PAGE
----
When it comes to exit activity, fund managers are continuing to see longer holding periods, similar to the study’s findings last year. The majority of fund managers (70 percent) responding to BDO’s study cite a longer expected average holding period now than compared to 12 months ago. Of those fund managers, 53 per cent report holding periods of 7-12 months longer, and 30 per cent expect holding periods of 13-24 months longer than the year prior.
In addition to longer holding periods, fund managers are anticipating a shift in potential buyers. More than half of private equity fund managers (54 percent) indicate that their exit assumptions have changed, with 25 per cent reporting an increased focus on sales to strategic buyers (down from 35 per cent last year), and 15 per cent anticipating an increased focus on sales to financial buyers (up from 11 per cent). Initial public offerings (IPOs) continue to be a less favourable exit plan as only eight per cent of fund managers say they are increasing their focus on the IPO market, up from just four per cent entering into 2013.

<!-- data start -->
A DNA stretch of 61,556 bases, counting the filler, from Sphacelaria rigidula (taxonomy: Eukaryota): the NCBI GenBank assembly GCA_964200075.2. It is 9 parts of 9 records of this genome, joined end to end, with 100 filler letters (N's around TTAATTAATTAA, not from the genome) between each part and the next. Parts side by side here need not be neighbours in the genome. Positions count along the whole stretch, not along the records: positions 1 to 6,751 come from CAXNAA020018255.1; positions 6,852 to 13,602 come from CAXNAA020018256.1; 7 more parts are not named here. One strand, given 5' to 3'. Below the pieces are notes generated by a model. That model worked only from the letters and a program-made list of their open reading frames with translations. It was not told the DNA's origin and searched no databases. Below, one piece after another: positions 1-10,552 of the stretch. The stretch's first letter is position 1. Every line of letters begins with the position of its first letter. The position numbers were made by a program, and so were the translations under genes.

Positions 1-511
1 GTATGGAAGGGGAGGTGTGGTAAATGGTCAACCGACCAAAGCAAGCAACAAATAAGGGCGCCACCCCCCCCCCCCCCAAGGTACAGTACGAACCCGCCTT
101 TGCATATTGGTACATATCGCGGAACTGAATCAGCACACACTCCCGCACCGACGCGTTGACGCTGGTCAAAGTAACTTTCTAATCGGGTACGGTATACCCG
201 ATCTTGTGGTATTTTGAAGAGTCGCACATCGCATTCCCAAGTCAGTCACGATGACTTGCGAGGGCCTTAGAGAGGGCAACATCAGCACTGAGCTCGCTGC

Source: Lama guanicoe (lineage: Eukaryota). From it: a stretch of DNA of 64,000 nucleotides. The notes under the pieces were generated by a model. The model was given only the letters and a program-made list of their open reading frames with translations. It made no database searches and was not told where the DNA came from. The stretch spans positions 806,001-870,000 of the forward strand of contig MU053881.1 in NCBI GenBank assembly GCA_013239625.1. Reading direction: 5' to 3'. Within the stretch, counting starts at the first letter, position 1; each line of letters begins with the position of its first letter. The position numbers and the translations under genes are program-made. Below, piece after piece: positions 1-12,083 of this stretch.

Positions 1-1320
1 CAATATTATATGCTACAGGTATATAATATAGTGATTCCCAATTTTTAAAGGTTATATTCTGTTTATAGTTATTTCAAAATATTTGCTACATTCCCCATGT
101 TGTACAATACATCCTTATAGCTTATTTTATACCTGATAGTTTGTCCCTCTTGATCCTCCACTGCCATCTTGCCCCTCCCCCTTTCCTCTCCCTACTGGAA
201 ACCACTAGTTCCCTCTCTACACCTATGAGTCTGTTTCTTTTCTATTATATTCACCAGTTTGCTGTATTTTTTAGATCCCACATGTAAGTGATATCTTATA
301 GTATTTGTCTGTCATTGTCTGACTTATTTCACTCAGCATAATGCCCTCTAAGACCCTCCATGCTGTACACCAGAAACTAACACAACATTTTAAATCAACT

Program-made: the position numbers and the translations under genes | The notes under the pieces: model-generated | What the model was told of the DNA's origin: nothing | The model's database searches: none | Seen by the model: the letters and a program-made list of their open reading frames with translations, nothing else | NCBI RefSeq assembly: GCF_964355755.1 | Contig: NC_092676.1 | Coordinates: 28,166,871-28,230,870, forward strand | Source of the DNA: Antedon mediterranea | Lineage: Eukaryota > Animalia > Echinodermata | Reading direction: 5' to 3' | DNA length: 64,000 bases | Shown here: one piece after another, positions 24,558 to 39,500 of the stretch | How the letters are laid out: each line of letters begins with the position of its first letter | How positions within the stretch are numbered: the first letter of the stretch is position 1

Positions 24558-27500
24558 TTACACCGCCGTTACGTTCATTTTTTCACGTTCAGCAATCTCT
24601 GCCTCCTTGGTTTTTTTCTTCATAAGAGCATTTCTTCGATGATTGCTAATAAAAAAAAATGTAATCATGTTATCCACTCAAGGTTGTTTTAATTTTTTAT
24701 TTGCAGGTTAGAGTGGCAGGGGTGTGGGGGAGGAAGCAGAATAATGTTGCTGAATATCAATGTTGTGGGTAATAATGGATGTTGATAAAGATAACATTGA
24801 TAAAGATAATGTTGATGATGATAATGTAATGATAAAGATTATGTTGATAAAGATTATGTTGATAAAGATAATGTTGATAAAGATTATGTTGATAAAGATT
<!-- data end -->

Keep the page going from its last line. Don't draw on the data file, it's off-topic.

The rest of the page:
In alignment with the changes to exit assumptions, fund managers anticipate the greatest returns will be generated from sales to strategic buyers. In the coming year, 72 per cent of fund managers say sales to strategic buyers will generate the greatest returns, up from 64 per cent the year prior. Another nine per cent indicate sales to financial buyers will be the most lucrative, down from 11 percent, and seven per cent predict that the IPO market will generate the greatest returns on their investments, down from 15 percent. Only 11 per cent of fund managers say they are focused on long-term holds, as exits will not generate a return in the current market, up from nine per cent in 2013.